COOPER: Max, it's so interesting, there has been so much, obviously, consternation and conspiracy theories about Catherine over the last two weeks or more. It's in a moment like this when you really see this family that so many people see from afar and see on balconies and riding around in carriages at big celebrations, you see them very much as human and very much as mortal.


And she is a young woman sitting on this bench telling the world this extremely personal diagnosis.

FOSTER: Yes, I mean, I think this is part of the shock, isn't it? Because you do realize they are vulnerable like everyone else, but they're projected as this brand which is sort of invincible in a way. It's been around for a thousand years and we're so used to the Queen being around for so long. And shortly after the King takes the throne, we found out he's got cancer.

And the thing about Kate is she's this vision of vibrancy. She's very sporty. She's very energetic. She's very dutiful. She's a fantastic mom from everything that I've seen, really hands-on. And it's - I think it's a shock.

When the - when we heard the Queen was ill, that was a shock, even though she was so old. But it's just - this vulnerability, someone that's in your life, you don't know them personally, but they've been part of your life for so long and they might not be there. And then you kind of figure out, what if Charles and Kate weren't there. It's that sort of processing.

So I think it is very personal for a lot of people. And as Kate spoke to in her video, I think about other people who've suffered from cancer. This is something I really saw when the Queen died, that people connected with that moment because through - people who've died in their own lives. And I think people now will be thinking of people who've suffered from cancer in their own lives.

And looking at Kate as someone that's vulnerable to that, someone you wouldn't expect to be vulnerable to any sort of illness. It's just this vision of vibrancy. So I mean, less said as far as I'm concerned about the distasteful, like upsetting conspiracy theories that boiled up in recent times, they now have the reason for why we didn't see them.

Interesting that pretty much the only thing I didn't see online in recent weeks was speculation that she could have cancer. But I think everyone needs to step back a bit and really think about not just what they're putting online, what they're consuming online and just sticking to the facts.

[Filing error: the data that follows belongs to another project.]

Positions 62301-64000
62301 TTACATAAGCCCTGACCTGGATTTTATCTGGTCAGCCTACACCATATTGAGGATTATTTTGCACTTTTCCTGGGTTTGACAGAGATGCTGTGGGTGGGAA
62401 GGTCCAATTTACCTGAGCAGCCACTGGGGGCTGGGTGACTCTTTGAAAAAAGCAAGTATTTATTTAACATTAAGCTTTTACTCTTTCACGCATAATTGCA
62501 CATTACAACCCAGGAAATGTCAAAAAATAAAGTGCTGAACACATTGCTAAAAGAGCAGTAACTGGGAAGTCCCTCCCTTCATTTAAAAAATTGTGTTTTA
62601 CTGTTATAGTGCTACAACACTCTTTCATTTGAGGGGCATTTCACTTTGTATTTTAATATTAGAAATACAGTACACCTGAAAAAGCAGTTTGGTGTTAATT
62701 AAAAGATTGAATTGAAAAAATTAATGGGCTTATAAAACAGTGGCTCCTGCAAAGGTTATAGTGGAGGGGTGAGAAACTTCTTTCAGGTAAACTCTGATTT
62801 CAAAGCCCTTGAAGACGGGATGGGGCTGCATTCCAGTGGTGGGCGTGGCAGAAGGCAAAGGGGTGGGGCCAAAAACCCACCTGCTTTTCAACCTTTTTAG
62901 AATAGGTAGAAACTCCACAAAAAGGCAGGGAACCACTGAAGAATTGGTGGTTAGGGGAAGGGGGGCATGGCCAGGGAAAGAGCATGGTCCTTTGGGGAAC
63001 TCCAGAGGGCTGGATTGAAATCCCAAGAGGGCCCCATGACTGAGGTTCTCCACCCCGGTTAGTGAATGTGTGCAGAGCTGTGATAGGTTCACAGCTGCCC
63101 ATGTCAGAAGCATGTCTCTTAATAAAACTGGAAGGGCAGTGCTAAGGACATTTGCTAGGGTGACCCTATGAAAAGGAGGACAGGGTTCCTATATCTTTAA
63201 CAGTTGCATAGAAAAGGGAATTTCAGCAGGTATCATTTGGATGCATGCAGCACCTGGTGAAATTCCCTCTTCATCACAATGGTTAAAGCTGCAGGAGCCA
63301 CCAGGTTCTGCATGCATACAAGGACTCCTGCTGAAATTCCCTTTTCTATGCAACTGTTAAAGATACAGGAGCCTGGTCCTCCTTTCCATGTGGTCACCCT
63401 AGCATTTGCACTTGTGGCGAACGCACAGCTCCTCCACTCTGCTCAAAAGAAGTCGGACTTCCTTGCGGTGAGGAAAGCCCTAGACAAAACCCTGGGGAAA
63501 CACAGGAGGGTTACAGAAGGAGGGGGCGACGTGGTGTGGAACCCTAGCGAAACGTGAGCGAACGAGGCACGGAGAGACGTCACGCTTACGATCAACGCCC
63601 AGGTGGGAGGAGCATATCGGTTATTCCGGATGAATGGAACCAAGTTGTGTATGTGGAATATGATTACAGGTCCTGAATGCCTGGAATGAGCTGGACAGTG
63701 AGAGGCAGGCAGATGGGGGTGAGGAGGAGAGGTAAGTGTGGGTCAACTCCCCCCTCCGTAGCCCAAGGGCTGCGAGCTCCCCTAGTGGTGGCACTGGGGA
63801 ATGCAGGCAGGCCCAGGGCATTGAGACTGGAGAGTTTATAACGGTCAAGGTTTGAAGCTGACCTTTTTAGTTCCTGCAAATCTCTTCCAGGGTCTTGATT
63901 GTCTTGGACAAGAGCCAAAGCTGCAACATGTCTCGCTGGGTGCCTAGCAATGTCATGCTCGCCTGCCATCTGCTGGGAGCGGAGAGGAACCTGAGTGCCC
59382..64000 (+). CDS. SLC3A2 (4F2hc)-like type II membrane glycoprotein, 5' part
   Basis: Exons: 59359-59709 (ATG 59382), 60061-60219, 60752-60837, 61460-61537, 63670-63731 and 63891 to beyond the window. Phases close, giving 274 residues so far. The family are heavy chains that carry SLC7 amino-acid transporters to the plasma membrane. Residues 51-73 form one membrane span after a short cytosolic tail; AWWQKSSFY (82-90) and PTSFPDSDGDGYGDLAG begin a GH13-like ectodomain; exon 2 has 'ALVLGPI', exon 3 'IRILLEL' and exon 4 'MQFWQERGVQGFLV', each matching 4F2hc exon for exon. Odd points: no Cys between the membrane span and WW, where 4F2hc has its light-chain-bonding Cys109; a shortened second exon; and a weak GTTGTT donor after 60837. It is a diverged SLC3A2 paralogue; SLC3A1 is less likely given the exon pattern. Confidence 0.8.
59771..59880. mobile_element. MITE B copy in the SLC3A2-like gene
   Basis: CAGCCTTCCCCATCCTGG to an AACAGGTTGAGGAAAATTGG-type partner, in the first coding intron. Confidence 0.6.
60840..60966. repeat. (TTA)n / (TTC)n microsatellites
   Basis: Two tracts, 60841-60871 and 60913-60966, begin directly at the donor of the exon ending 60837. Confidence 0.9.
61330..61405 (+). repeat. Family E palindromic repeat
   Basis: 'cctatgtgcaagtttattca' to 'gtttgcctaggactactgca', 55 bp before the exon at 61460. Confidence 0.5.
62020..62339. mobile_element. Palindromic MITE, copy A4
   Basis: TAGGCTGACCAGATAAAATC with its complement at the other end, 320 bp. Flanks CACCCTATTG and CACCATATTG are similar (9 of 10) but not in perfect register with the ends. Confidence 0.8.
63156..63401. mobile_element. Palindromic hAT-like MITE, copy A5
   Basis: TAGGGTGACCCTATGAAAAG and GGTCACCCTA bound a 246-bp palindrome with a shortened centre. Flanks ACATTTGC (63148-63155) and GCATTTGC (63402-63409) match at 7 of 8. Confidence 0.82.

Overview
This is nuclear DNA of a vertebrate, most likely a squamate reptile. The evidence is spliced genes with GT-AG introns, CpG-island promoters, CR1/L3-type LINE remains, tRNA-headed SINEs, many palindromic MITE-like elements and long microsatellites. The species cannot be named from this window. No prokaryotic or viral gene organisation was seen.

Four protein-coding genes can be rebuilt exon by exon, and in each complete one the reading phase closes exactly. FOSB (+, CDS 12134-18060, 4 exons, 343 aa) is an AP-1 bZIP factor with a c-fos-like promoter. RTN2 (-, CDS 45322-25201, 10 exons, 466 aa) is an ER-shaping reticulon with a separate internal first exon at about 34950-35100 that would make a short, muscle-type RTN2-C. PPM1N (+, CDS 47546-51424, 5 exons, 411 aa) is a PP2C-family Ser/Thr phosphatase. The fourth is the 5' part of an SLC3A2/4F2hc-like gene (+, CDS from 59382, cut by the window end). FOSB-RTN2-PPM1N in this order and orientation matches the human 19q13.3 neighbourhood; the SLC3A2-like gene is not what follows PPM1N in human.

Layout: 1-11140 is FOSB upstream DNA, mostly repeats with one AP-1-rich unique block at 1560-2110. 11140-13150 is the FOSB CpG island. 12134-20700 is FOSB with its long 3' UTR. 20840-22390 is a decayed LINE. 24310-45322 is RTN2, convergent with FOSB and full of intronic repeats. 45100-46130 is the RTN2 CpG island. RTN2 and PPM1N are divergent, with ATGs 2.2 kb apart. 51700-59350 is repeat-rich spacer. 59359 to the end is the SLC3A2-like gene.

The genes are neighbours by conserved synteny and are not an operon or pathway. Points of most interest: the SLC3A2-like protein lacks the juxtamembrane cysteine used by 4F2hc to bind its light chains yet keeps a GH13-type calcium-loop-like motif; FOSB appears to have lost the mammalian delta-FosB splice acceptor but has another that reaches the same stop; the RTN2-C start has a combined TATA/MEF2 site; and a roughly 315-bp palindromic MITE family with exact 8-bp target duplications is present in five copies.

On CNN, we've had lots of discussions about this. We want people to get the facts. And it's an incredibly hard story to tell because there have been so few facts. But now we know why we weren't being given information. I think it's understandable that you'd want to protect your kids, frankly.

COOPER: This is also an opportunity, as we saw when the King - King Charles - was public, which is, again, very rare for a king to give a medical diagnosis and make it public. But when he talked about prostate cancer, the numbers of people going in for testing, for checkups went up dramatically in the United Kingdom. This may also have a similar effect or people be more aware of forms of abdominal cancer. With that in mind, Max, I want to bring back in Dr. Otis Brawley, a professor of oncology and epidemiology at Johns Hopkins University.

Dr. Brawley, I'm sorry we were interrupted before, we had breaking news out of Russia. But I just want to continue the conversation because, again, the palace is not saying what form of cancer this is. But it was - in Catherine's words - major abdominal surgery. And that after, according to her, after the surgery, doctors discovered this cancer and chemotherapy started in late February.

Just for people - I talked to a doctor in the last hour who was talking about colorectal cancer and how now the recommended age for having tests done for anybody, checkups done for anybody on that has been lowered. Can you just talk about the forms of - I mean, what - potentially what kind of abdominal cancers there are and when should people have something checked out?